The jewel of Andalucia and the frying pan of the south are just a couple of descriptions used for Seville and it’s hard not to be captivated by this city’s atmosphere, culture and architecture. Seville lies on the banks of the Guadalquivir and is one of the largest historical centres in Europe with enough landmarks to wear down the most ardent sightseer including one of the largest cathedrals in the Christian world, the Alczar Palace and the Giralda tower from which you can get a great view over the city.
The Alczar is Seville’s Alhambra, a World Heritage monument smaller but nevertheless beautiful. It has been expanded or reconstructed many times during 11 centuries of existence which increases its fascination though makes it a complicated building to understand.
Cathedral & La Giralda
Seville’s Cathedral (completed in 1507) is one of the largest in the world – the main building is 126m long and 83m wide. It was and was originally all Gothic, though its central dome collapsed in 1511 was rebuilt in the Renaissance style. The mosque’s beautiful minaret, La Giralda, stands on its eastern side and can be climbed for a great view of the city.
The old tobacco factory
Now part of the University of Seville the massive old tobacco factory used to be the lynchpin of the city’s economy. It was also the workplace of Carmen, inspiration for Bizet’s opera of the same name and was a working factory up until the mid-20th century.
Aire de Sevilla
If you fancy soothing those sightseeing muscles head over to the Arab baths, Aire de Sevilla, with two warm pools and one cold, plus a steam room.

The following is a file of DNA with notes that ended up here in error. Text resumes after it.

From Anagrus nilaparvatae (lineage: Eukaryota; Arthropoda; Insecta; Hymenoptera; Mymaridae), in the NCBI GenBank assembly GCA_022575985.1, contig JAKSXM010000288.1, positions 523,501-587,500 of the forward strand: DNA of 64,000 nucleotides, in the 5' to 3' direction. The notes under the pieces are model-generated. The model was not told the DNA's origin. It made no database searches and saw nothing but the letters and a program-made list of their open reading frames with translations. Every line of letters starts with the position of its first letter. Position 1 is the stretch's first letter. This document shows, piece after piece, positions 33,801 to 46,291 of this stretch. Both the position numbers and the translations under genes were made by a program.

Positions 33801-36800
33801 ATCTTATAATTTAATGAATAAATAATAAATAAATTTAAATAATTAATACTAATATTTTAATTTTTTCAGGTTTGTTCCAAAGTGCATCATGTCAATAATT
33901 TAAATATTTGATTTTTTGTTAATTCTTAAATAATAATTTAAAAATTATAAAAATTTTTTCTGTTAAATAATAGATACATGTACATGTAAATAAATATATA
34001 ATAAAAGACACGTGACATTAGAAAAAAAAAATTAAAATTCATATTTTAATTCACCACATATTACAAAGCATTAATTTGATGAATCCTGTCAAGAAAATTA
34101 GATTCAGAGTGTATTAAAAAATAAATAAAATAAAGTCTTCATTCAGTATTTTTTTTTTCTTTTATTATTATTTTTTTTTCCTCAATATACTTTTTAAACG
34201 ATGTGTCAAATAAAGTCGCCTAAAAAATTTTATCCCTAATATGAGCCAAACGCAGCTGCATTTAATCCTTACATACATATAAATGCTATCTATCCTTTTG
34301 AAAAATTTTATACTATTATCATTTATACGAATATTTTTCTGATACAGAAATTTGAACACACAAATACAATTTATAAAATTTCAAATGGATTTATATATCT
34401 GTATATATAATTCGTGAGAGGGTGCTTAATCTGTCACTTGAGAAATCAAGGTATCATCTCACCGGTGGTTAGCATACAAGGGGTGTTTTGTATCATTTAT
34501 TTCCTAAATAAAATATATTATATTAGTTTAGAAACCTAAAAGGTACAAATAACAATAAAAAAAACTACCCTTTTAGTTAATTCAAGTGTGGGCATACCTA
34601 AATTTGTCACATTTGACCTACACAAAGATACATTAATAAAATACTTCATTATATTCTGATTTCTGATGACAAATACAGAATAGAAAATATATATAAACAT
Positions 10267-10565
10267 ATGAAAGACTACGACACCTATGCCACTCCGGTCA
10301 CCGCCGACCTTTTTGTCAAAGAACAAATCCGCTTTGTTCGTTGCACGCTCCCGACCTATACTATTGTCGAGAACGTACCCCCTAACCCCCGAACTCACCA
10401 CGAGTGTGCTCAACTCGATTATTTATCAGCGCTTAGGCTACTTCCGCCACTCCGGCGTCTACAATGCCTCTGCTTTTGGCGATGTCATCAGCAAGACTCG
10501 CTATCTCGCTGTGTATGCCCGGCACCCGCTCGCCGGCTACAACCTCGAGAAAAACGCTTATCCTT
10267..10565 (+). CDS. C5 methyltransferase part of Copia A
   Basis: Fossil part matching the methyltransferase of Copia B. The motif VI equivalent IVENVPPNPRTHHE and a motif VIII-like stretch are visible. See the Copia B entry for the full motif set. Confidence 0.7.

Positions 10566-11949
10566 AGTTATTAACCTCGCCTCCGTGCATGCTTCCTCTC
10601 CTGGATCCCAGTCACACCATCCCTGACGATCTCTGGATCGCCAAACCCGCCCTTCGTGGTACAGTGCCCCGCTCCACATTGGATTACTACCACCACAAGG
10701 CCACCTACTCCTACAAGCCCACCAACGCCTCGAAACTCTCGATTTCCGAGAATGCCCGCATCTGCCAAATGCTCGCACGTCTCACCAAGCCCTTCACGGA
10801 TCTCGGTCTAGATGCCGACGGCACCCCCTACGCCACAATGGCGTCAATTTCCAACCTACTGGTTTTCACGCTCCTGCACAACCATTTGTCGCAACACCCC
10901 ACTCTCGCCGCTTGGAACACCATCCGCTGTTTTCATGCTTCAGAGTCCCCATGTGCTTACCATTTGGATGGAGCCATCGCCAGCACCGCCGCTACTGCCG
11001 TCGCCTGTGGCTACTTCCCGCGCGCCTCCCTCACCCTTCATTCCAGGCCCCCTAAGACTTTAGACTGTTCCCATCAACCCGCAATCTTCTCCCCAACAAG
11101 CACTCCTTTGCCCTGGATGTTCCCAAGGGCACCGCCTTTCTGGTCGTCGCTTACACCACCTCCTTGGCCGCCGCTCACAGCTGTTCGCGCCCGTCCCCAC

Semana Santa (Easter Week)
Semana Santa celebrations happen all over Spain but Seville has the most famous of all with daily processions. It lasts from Palm Sunday to Easter Sunday and includes the participation of 57 ‘brotherhoods’ from the different barrios (districts) of the city. Those not familiar with the event may find the dress worn by the participants a bit creepy, including peaked hats covering the face that may remind many of the Klu Klux Klan rather than the virgin Mary.
Feria de Abril (April Fair)
The other big event in Seville’s calendar is the Feria de Abril which was created in the mid-19th century as an agricultural and cattle fair. It’s now the biggest party in town and residents work for months to prepare for that week. During the celebration, those attending wear traditional clothing, there’s general partying and lots of flamenco and bullfighting.
On average Seville has over 230 days per year with temperatures above 20C (68F) and in the summer Seville gets hot, very hot. Temperatures average around 36C (97F) in July and August. Winter can get cold and rainfall is most common between November and February and during April.
Getting around Seville
Most of the sights in Seville are within walking distance of each other or if you want to brave the traffic cycling is also an easy way to get around the city due to the flat terrain. There’s also a good bus network.